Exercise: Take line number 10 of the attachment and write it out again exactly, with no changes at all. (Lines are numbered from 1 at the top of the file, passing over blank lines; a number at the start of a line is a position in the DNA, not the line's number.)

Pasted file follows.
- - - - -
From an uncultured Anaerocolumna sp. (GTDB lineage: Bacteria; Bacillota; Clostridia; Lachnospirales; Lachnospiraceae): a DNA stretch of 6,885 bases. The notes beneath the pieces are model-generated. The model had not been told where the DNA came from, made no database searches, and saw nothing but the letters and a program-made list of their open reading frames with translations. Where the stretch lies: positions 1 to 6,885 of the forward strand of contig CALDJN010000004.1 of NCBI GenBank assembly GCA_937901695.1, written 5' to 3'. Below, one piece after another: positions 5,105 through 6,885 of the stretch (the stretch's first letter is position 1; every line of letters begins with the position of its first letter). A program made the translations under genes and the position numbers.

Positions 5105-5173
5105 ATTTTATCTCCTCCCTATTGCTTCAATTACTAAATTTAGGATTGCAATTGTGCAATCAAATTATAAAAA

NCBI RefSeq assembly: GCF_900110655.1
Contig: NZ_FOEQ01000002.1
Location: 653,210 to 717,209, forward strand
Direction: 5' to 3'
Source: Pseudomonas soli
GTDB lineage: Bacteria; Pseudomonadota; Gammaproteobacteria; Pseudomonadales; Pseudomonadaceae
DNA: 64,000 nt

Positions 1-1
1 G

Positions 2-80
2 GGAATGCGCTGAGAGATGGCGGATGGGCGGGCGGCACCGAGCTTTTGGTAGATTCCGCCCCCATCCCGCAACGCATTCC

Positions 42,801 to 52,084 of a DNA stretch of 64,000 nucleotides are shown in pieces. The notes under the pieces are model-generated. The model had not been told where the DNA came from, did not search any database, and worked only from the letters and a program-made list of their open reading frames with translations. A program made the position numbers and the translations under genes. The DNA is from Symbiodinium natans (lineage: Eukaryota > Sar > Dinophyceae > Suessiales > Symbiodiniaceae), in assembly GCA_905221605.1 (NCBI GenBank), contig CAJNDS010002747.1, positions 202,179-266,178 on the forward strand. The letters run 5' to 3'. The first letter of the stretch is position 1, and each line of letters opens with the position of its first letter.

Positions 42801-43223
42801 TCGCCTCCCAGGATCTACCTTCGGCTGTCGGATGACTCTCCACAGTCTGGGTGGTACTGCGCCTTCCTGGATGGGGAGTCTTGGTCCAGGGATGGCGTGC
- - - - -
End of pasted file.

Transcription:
DNA: 64,000 nt